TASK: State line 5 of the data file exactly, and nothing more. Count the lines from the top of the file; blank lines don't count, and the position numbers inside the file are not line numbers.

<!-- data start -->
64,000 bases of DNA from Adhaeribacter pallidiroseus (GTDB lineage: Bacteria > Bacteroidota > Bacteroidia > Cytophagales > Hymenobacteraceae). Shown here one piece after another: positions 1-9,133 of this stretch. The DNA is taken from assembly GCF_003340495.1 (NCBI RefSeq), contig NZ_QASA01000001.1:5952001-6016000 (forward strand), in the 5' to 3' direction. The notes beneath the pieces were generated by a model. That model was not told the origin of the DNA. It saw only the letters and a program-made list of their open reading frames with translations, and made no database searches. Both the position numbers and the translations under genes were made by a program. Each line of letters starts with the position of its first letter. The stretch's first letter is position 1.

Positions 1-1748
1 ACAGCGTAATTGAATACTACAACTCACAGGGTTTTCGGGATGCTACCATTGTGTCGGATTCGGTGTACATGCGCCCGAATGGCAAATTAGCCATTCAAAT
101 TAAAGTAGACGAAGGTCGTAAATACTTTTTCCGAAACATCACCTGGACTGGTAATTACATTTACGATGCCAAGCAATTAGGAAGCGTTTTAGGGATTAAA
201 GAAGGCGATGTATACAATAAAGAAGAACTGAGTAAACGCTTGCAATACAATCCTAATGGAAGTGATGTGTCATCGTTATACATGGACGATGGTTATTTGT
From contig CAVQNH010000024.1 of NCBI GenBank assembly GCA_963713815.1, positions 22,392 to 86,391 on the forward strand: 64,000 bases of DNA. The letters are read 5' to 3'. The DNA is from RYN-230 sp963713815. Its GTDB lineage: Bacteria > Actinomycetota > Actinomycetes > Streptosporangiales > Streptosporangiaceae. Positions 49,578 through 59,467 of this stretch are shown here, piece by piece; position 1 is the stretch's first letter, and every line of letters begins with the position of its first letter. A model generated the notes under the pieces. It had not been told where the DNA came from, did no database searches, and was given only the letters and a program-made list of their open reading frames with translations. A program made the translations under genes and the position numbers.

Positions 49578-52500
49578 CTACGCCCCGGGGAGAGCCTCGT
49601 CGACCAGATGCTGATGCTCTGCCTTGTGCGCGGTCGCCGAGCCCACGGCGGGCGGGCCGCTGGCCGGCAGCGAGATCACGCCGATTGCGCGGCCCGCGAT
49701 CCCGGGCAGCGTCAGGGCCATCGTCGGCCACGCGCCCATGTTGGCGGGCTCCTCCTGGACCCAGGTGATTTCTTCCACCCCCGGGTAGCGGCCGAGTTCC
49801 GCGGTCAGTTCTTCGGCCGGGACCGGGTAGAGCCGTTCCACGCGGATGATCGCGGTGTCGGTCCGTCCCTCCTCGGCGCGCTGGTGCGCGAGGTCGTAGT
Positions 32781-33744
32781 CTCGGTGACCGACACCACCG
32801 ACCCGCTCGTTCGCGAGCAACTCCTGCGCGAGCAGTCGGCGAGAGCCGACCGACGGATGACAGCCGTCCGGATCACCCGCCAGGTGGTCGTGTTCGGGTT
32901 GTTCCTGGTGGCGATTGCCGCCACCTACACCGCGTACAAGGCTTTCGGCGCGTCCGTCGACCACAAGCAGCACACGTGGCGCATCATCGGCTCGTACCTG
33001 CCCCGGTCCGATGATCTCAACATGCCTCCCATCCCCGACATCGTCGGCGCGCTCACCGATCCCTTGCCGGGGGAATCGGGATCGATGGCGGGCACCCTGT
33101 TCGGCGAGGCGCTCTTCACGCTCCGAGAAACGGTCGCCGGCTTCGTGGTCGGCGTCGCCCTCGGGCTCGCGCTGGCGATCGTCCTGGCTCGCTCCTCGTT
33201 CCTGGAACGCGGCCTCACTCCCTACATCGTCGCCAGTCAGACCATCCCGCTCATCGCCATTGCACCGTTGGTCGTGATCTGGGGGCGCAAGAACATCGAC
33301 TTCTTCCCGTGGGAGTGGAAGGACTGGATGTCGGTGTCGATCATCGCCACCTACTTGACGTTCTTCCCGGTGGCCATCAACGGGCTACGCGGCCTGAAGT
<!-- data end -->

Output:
201 GAAGGCGATGTATACAATAAAGAAGAACTGAGTAAACGCTTGCAATACAATCCTAATGGAAGTGATGTGTCATCGTTATACATGGACGATGGTTATTTGT